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The Shape of Design is a short, accessible book about the creative process & the intersection of storytelling, craft & improvisation.
The Shape of Design is a short, accessible book about the creative process & the intersection of storytelling, craft & improvisation.
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✓ First Draft

Dear reader,

Three days ago I submitted the first draft of the Shape of Design to its editor, Mandy Brown. Three weeks from now, she will return the manuscript, cleaned up and with comments, which I will use to begin my rewrite. It's tempting to say that the hard part is over, but more accurately, I've only finished the parts of the process I haven't experienced before now.

So, what's left to do after the rewrite? First the interior design, then a suite of illustrations, and finally production (both printing and ebook versions). It looks as if the book will be released toward the end of this year, and I'm terribly excited to share it with all of you.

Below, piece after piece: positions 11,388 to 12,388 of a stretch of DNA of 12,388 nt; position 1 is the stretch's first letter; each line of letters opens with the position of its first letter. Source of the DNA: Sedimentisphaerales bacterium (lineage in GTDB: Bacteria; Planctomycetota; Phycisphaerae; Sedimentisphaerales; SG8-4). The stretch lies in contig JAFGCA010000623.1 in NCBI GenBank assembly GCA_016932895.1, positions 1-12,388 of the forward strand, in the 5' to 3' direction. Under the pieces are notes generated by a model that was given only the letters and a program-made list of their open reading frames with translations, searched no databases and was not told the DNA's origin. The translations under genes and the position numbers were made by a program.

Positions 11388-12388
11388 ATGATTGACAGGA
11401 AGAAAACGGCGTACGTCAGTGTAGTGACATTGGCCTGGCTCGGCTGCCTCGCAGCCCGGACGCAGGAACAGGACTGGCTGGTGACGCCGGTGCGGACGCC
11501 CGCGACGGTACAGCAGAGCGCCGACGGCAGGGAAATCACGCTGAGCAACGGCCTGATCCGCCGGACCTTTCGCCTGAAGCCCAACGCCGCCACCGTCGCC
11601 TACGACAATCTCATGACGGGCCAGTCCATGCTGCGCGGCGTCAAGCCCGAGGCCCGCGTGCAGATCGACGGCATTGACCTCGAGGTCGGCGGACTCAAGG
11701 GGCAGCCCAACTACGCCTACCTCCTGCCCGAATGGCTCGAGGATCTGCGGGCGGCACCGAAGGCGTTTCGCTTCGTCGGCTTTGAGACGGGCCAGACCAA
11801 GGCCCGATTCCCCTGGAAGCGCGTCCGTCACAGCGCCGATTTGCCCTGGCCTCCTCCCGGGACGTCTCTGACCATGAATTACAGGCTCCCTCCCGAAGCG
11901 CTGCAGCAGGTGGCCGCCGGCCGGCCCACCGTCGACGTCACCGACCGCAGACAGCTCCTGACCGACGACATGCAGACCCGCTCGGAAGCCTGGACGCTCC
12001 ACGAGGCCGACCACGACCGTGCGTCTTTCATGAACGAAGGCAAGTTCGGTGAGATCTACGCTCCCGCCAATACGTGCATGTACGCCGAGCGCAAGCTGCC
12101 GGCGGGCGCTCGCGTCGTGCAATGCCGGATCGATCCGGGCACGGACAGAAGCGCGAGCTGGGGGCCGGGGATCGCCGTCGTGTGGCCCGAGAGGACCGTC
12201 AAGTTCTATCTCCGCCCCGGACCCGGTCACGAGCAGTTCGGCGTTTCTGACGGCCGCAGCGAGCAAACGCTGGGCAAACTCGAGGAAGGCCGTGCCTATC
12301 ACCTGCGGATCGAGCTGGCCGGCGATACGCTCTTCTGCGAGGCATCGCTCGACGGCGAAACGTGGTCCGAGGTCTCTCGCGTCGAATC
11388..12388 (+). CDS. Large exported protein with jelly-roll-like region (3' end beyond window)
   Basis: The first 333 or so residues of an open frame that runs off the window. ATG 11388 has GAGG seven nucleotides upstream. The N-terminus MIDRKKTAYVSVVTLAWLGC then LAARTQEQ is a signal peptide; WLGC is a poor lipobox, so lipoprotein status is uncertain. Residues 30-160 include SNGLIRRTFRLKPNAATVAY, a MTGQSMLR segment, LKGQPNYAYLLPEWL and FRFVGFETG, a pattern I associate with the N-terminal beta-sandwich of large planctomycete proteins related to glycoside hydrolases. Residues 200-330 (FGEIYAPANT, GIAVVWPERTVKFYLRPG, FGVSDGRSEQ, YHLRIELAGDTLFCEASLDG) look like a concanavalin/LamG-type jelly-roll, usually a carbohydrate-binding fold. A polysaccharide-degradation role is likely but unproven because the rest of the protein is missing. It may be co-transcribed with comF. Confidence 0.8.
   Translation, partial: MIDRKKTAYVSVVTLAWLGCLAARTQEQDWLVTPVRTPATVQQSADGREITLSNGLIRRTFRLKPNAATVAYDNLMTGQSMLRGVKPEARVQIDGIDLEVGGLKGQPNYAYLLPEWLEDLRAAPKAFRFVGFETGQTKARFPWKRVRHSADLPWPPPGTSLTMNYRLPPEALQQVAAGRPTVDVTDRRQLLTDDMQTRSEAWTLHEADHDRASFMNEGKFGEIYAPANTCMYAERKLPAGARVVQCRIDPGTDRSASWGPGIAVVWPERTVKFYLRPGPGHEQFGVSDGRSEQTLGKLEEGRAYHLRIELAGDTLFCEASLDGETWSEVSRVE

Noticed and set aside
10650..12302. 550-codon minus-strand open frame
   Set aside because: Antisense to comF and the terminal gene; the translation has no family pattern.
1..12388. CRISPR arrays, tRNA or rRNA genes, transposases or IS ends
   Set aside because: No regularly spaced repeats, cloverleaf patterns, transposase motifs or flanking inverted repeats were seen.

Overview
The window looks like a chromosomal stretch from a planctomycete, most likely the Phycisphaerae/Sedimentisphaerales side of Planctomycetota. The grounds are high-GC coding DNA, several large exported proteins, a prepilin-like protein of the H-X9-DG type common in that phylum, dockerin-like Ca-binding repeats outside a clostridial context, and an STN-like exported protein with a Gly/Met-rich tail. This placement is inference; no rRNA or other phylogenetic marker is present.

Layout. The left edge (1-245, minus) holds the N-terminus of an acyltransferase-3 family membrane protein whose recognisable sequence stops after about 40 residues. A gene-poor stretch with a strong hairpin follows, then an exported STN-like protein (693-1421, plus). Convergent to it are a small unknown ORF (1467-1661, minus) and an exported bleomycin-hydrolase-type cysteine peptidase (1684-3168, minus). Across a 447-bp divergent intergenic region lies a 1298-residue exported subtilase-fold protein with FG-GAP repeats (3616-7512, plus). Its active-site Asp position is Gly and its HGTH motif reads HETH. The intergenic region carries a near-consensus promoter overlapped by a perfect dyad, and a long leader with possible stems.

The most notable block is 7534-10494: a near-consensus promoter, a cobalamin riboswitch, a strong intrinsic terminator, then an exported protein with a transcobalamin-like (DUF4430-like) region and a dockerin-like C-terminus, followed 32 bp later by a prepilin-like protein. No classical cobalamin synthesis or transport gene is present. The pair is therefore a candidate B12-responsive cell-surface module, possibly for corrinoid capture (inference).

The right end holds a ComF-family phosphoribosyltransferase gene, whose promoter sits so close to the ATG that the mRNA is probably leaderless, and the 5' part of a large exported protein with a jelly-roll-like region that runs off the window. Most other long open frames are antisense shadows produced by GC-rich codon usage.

I'm hesitant to discuss any specific details about the book until I hear back from Mandy, but I will say that the book uses several ideas and examples at the periphery of design to investigate the relationship between the designer and the work's audience. My usual themes are invoked: delight, storytelling, paradox, gift-giving, and more. Design opens a line of communication, creating a space that the client, designer, and audience all inhabit and, increasingly, collaborate. It becomes the work of the creative to, in the words of John Berger, give that space a "face."

It's a booky book, with many more words than pictures, and even fewer examples of design. (As I go through what I've written, I realize that I envoke paintings more often than pieces of design.) All in all, the book is a celebration of the seed of creativity and craving at the core of design: the desire to make things that help us to live better. I try my best to make this the purpose of the work that I do, and I hope that the thoughts in this book might prompt that same desire in you. Making is a machine we employ to live well, and as I sign off to reread what I've written again, I sincerely hope you are indeed well.

Until next time,
Frank

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